Container volumes to/from northeast China is also expected to grow fast over the next few years, due to a major expansion at the port of Qingdao. Following another $1bn project, that port's annual throughput will exceed 14m TEUs with the construction of 10 new berths. Four of those are scheduled for completion by the end of 2008. The expansion project is being undertaken as a joint venture between Qingdao Qianwan Container Terminal (QQCT) and Hong Kong-based Pan Asia International Shipping. QQCT is itself part of a joint operation between operators APM Terminals (owned by AP Moller-Maersk), Cosco Pacific, Qingdao Port Group and Dubai-headquartered DP World.
Containerized volumes from Asia as a whole, excluding the intra-Asia trade, grew by 10.4% in 2007, to 40.7m TEUs. But with the US and Europe accounting for a high percentage of the throughput, that growth is expected to slow to around 7% annually in 2008 and 2009. Volumes in the intra-Asia trade (including both northbound and southbound lanes) grew by 12.5% last year, reaching 29.1m TEUs, and that growth is forecast to slow to 10.9% in 2008. Shipments from China to Japan account for over 2m TEUs of the intra-Asian volumes. Including all shipments to/from Asia and intra-Asian volumes, the Asia Pacific market accounts for over 65% of total global container throughput.
In the eastbound transpacific trade from Asia to North America, growth was only 2.3% in 2007, to 14.4m TEUs, compared to 9.9% in 2006. The forecast growth rate for this year is 3.2%. From Asia to Europe, volumes increased by 14.6% in 2007 to reach 14.7m TEUs. However, reflecting the knock-on effect on major European economies of the US economic slowdown, westbound Asia-Europe trade throughput is expected to grow by only 7.7% in 2008. Within the last year, volumes of consumer goods in that trade lane have grown more slowly than shipments of industrial equipment, machinery and paper.
Although China continues to dominate as the world's manufacturing center, production facilities are also moving to other Asian countries, particularly Vietnam, which is diversifying into high tech manufacturing. Computer components manufacturer Intel, for example, has announced that it is opening a major new plant near Ho Chi Minh City, Vietnam.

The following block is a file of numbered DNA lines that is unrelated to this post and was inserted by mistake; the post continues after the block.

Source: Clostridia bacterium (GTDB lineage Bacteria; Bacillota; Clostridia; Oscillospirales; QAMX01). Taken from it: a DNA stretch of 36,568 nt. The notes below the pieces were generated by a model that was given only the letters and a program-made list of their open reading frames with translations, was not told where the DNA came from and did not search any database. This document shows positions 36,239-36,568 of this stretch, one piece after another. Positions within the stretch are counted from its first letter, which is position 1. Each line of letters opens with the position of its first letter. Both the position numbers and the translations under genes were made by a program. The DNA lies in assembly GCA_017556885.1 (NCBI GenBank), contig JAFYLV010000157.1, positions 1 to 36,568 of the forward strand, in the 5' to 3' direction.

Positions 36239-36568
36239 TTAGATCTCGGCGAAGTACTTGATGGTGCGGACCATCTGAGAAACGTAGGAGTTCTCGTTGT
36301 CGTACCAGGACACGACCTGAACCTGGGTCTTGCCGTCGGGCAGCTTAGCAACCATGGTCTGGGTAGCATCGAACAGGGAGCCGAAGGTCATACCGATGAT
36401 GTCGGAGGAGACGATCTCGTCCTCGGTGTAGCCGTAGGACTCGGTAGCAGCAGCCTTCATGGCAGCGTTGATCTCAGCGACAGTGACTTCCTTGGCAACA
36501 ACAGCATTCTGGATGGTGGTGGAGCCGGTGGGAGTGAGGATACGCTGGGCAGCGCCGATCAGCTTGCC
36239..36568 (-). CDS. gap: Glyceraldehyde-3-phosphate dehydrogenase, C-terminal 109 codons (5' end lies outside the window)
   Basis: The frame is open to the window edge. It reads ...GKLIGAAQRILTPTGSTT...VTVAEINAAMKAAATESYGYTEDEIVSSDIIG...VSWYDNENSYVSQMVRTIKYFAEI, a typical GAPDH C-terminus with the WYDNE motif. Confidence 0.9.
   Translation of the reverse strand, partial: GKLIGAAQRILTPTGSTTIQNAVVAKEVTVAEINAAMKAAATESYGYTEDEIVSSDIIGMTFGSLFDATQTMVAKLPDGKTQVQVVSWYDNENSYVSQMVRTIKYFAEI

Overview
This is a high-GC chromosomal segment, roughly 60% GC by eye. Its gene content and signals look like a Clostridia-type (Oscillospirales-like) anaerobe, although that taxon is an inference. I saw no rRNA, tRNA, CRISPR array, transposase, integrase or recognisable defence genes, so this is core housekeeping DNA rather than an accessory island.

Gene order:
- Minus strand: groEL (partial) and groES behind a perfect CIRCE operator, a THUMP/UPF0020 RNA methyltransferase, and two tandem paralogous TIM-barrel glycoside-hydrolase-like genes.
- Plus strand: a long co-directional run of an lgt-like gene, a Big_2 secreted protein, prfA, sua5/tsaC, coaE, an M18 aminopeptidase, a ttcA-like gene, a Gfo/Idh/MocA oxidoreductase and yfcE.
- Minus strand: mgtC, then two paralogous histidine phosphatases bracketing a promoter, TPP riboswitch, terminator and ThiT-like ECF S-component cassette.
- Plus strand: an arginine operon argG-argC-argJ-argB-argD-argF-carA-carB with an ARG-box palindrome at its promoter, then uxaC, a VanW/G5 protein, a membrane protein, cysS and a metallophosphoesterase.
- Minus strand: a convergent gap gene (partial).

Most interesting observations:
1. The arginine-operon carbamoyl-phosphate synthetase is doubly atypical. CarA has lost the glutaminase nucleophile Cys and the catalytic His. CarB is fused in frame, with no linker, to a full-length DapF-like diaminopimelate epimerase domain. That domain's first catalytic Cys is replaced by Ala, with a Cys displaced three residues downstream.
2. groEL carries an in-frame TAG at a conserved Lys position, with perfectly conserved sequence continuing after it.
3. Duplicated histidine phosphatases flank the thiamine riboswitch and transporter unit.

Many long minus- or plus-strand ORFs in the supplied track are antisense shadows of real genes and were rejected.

With exports from those Asia Pacific markets booming, ocean carriers continue to suffer from major cargo imbalances between Asia and both North America and Europe. Containerized shipments from Asia to Europe exceeded those on the backhaul eastbound leg by a ratio of 2.8:1 in 2007, while volumes from Asia to North America were 3.4 times higher than those westbound.
Those imbalances are reflected in the freight rates in these trades. From Asia to the west coast of North America, in Q2 2008, the average dry container all-in port-to-port rate was approximately US$1,840/TEU, compared to only about US$1,000/TEU westbound. In the Asia/Europe trade lane, the average rate in the westbound headhaul leg was in the region of US$1,900/TEU in Q2 2008, compared to approximately US$1,060/TEU from Europe to Asia.
While a slowdown in exports from Asia has already been seen in 2008, and some manufacturing has moved from China to lower cost countries in the region, substantial port infrastructure investments in China are continuing at full speed. That will not only boost the country's exports in the long term, but also perpetuate the major cargo trade imbalances just outlined.
Interested in the future of the Asia Pacific Logistics market? To find out more about the issues discussed in this article--plus many more to be highlighted in the next few weeks--book your place at Global Distribution Strategies Conference 2008--Asia Pacific at the Langham Place Hotel, Hong Kong 2-4 December. This unique event combines insightful presentations by leading industry experts and Ti analysts, the leaders in knowledge delivery for the logistics and transportation sectors. Register today to save Â£200.